Apple’s iPhone and iPad are considered to be really picky when it comes to the type of video formats they play. And rightfully so. The iOS family of devices, that include the iPhone, iPad and the iPod touch, support only a few video formats and refuse to play anything else. In fact, iTunes itself refuses to sync any file that it knows will not play on the iOS device.
If you download a lot of movies from the Internet, this might be a problem for you since most of those movies are stored in the Divx format to save space and bandwidth and Apple’s devices don’t support playing Divx or most other popular formats.
The only way to play such a file on an iOS device is by converting it to a supported format. We’ve written about how to convert video files earlier using the open source ffmpeg and WinFF. If you’re a geek and are comfortable using the command line, by all means use those methods. You’ll have the maximum flexibility and ffmpeg is an excellent and reliable piece of software.
If you’re not a geek and would rather have a nice GUI to handle the conversion, fret not ! I’m going to tell you about exactly the thing you need.
The developers of Handbrake describe it as a multi platform, multithreaded video transcoder available for Mac OS X, Linux or Windows. Which, in simple English, means that it is a video conversion utility available for the three major platforms that exist. I’m using Handbrake on my Mac OS X machine but the instructions for Windows or Linux should be similar and you will be able to follow along.
The first step is to, if it wasn’t obvious, download and install Handbrake.
When you launch Handbrake, you will be presented with a file open dialogue box. Select the file that you want to transcode (convert).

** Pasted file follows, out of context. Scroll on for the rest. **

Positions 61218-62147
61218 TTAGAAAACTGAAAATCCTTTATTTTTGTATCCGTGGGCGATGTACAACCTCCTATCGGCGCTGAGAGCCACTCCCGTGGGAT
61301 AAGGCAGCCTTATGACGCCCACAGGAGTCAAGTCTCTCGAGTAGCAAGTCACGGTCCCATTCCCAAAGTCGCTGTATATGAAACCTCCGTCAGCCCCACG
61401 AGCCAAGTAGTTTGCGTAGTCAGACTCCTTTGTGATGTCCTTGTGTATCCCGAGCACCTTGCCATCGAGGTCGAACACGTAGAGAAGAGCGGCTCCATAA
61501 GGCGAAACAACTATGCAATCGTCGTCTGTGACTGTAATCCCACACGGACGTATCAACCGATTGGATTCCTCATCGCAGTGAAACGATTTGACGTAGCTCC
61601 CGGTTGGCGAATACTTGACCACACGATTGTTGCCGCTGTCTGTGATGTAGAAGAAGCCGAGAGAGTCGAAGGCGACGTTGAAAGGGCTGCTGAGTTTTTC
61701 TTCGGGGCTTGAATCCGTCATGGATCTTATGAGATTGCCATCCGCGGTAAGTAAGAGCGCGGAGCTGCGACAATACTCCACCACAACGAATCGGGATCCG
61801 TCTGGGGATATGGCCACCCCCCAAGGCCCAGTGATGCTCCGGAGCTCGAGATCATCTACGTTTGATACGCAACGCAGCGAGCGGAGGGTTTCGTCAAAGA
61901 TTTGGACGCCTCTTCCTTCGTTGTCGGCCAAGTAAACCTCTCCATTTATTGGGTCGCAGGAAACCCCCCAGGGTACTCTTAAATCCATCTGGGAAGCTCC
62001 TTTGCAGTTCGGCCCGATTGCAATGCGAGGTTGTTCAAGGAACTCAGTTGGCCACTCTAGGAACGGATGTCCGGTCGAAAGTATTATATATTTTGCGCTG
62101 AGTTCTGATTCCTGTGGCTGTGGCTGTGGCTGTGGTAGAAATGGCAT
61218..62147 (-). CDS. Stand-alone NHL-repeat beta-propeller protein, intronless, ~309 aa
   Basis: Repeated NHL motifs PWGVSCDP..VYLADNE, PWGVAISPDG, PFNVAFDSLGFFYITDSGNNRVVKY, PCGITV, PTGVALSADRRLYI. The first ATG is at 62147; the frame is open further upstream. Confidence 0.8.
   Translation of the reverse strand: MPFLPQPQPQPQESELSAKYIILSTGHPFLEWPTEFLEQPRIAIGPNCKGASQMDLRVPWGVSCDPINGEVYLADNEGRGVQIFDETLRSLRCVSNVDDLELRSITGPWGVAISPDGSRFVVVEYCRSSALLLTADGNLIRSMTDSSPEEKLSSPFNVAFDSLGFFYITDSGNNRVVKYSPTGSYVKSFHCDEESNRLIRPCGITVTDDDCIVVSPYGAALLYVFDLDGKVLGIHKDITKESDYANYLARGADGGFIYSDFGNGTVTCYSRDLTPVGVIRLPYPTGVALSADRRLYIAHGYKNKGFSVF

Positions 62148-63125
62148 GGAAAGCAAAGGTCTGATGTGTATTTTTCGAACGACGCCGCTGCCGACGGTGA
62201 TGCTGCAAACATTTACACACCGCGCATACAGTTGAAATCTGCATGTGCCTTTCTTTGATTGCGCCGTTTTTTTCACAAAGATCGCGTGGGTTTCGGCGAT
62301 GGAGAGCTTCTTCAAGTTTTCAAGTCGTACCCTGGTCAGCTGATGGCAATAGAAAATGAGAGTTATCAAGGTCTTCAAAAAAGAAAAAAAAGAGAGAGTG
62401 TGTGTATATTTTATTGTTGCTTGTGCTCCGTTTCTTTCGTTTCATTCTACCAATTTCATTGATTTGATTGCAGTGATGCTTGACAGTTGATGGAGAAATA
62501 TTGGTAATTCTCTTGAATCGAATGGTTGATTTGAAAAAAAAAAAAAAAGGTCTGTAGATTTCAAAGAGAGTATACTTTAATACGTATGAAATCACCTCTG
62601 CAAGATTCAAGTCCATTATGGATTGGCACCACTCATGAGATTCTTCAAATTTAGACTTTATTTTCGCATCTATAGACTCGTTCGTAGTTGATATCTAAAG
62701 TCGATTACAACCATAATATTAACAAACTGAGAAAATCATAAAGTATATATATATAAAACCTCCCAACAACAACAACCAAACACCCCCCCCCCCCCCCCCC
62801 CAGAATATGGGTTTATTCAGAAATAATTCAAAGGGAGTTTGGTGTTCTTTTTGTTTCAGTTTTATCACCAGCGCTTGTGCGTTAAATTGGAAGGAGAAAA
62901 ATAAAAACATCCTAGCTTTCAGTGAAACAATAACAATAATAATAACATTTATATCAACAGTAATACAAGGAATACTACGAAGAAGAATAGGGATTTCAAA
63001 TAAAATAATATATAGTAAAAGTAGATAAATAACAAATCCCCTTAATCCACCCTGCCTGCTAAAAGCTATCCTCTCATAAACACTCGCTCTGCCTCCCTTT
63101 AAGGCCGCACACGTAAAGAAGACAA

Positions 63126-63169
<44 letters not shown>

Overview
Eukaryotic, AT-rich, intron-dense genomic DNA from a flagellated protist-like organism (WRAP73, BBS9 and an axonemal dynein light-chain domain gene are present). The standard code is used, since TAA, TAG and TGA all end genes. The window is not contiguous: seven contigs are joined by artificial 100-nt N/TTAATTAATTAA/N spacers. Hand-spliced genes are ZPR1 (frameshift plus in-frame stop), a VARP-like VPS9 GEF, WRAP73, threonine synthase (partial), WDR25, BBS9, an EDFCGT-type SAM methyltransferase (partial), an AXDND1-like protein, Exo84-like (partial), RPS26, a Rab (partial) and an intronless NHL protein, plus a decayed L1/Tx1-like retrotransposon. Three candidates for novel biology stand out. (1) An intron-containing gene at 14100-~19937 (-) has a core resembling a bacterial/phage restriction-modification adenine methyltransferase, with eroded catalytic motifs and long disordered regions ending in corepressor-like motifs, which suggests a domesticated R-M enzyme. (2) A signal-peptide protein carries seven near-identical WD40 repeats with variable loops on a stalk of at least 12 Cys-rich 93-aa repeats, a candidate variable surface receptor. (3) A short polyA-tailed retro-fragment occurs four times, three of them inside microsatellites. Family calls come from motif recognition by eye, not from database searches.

Handbrake will automatically fill in the Destination path for you but if you want to store the converted file in a different path, select that using the Browse button.
Now, there are two kinds of conversion that you can do. The first is to create a file, specifically encoded for the device you want to run it on, for example and iPod or an iPad and the second method is to create a generic file that’ll run on almost any iOS device. I’ll take you through both methods.
Create a device specific file
This is the easiest method, just select the Apple device that you want to encode the video file for from the Apple drop down in the sidebar and Handbrake will preselect the best settings for that device. Hit Start and you’re done!
Create a generic file
To convert the file to a format that can run on any iOS device, make sure the Format selected is “MP4” and video codec “H.264”.
From the Audio tab, make sure the Track and Codec are MP3 or AAC.
This really should take care of everything. Press the Start button and Handbrake will get to work immediately. Video conversion is a CPU intensive task and depending on the capabilities of your machine and the size of the file you’re converting, anywhere between 30 minutes to 2 hours or more. Get a cup of coffee, listen to some music and relax a little.